Kafka Connect is a tool for scalably and reliably streaming data between Apache Kafka and other systems. It makes it simple to quickly define connectors that move large collections of data into and out of Kafka. In this lab, we will discuss how to create a data pipeline that ingests data from a Kafka topic into a DynamoDB table using the Camel DynamoDB sink connector.
The value of data can be maximised when it is used without delay. With Apache Flink, we can build streaming analytics applications that incorporate the latest events with low latency. In this lab, we will create a Pyflink application that writes accumulated taxi rides data into an OpenSearch cluster. It aggregates the number of trips/passengers and trip durations by vendor ID for a window of 5 seconds. The data is then used to create a chart that monitors the status of taxi rides in the OpenSearch Dashboard.
In this lab, we will create a Pyflink application that exports Kafka topic messages into a S3 bucket. The app enriches the records by adding a new column using a user defined function and writes them via the FileSystem SQL connector. This allows us to achieve a simpler architecture compared to the original lab where the records are sent into Amazon Kinesis Data Firehose, enriched by a separate Lambda function and written to a S3 bucket afterwards. While the records are being written to the S3 bucket, a Glue table will be created to query them on Amazon Athena.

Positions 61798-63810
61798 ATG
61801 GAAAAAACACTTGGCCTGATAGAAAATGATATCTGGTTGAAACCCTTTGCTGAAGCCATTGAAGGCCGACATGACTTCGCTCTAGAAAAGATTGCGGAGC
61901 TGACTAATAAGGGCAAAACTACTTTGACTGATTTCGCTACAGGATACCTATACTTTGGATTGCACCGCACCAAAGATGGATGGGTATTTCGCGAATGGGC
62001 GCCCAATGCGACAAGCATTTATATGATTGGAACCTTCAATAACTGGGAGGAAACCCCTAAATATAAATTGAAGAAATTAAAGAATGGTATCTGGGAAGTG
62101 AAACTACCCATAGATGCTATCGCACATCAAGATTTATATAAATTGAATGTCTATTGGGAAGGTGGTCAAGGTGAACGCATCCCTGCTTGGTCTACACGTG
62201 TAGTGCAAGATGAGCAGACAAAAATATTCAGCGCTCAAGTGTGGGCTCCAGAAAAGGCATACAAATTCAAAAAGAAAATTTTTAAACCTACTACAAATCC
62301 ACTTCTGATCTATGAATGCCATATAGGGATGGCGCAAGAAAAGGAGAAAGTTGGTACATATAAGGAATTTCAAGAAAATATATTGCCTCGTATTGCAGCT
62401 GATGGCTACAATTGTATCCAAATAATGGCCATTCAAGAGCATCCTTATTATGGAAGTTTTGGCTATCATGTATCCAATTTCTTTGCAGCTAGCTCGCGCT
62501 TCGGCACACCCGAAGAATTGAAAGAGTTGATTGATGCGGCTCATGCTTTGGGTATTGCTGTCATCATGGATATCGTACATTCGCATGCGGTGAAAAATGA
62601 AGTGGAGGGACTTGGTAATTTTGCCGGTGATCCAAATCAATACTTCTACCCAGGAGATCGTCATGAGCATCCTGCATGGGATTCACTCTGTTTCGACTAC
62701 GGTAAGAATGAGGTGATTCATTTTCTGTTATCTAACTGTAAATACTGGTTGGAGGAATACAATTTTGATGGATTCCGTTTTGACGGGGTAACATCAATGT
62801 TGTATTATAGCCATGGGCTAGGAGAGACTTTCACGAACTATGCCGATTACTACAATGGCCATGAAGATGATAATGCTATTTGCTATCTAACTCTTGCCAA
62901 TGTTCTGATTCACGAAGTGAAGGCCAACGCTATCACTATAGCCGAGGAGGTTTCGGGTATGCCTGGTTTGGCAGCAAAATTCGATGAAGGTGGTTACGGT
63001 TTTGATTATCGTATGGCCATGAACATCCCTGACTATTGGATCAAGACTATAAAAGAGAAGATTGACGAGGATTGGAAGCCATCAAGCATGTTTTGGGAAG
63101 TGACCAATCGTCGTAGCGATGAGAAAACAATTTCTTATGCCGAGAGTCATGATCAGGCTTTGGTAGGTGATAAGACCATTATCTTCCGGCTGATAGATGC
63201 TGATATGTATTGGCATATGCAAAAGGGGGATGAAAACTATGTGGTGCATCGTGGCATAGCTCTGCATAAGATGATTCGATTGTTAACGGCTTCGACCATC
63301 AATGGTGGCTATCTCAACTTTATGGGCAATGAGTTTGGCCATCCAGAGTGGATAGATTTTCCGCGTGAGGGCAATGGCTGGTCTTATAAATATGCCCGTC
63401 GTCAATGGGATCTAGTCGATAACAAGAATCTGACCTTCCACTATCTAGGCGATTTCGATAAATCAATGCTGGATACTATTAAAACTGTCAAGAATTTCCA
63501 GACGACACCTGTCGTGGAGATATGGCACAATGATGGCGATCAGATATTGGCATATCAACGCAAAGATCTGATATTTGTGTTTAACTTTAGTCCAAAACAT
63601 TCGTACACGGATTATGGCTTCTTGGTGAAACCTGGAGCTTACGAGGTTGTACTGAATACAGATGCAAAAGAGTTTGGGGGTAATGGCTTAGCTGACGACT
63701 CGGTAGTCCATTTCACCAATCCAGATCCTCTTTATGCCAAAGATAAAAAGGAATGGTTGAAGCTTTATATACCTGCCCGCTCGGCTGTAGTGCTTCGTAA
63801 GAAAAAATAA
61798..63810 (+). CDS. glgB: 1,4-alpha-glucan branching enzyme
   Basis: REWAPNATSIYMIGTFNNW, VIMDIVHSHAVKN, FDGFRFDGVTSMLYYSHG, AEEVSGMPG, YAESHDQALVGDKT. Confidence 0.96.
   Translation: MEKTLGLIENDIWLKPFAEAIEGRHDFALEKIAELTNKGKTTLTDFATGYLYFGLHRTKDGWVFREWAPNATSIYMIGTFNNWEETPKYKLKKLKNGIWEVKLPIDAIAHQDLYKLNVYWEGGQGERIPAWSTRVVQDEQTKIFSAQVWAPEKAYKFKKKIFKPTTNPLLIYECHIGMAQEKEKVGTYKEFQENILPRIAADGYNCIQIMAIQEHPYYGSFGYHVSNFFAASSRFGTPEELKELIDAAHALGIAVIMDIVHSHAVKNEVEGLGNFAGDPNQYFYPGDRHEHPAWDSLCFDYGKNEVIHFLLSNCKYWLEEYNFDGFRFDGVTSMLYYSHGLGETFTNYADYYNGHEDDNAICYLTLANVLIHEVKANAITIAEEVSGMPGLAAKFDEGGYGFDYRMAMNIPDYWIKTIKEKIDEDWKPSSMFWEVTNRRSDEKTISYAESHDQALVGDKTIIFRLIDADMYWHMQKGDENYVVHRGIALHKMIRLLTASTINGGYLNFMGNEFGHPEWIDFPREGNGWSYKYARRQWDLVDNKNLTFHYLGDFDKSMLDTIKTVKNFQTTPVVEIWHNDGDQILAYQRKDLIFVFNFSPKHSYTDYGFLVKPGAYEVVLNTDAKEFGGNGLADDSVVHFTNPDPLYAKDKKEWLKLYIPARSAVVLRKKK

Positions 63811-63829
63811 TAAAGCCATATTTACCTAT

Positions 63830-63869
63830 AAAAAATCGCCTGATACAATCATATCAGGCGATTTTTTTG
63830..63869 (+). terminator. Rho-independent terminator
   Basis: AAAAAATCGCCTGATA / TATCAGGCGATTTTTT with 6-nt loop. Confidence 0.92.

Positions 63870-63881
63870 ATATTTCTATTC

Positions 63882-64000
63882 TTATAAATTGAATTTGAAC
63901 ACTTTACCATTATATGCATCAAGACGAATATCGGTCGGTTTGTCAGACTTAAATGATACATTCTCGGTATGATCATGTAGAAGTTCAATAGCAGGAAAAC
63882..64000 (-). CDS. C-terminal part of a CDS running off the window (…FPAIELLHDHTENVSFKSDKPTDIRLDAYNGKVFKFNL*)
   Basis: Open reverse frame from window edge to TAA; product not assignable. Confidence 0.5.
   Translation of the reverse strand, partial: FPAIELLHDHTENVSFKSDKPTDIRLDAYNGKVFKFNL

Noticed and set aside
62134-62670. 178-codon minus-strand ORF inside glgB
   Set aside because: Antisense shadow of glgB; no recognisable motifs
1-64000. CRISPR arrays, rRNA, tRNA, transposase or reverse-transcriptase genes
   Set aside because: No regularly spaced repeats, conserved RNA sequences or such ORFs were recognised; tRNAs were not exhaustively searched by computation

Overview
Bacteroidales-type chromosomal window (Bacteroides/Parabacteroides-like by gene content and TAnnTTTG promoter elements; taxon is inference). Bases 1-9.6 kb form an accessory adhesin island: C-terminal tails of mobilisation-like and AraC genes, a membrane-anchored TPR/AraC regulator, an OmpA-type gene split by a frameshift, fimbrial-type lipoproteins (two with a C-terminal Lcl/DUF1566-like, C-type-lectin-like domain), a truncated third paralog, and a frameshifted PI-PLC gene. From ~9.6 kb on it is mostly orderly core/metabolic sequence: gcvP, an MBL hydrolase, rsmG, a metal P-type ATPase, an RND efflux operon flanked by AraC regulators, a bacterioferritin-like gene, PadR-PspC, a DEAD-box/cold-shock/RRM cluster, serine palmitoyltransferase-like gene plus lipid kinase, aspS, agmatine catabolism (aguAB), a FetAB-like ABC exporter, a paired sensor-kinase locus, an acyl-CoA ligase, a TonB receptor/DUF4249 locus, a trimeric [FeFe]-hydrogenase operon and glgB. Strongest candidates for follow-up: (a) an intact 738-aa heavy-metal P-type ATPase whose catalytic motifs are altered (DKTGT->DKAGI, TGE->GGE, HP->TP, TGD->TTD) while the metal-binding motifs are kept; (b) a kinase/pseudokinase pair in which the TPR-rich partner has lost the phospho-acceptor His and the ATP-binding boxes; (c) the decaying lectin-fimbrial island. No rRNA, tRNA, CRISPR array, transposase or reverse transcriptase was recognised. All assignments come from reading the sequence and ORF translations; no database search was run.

In this lab, we will create a Pyflink application that reads records from S3 and sends them into a Kafka topic. A custom pipeline Jar file will be created as the Kafka cluster is authenticated by IAM, and it will be demonstrated how to execute the app in a Flink cluster deployed on Docker as well as locally as a typical Python app. We can assume the S3 data is static metadata that needs to be joined into another stream, and this exercise can be useful for data enrichment.
In this lab, we will create a Kafka producer application using AWS Lambda, which sends fake taxi ride data into a Kafka topic on Amazon MSK. A configurable number of the producer Lambda function will be invoked by an Amazon EventBridge schedule rule. In this way we are able to generate test data concurrently based on the desired volume of messages.
This series updates a real time analytics app based on Amazon Kinesis from an AWS workshop. Data is ingested from multiple sources into a Kafka cluster instead and Flink (Pyflink) apps are used extensively for data ingesting and processing. As an introduction, this post compares the original architecture with the new architecture, and the app will be implemented in subsequent posts.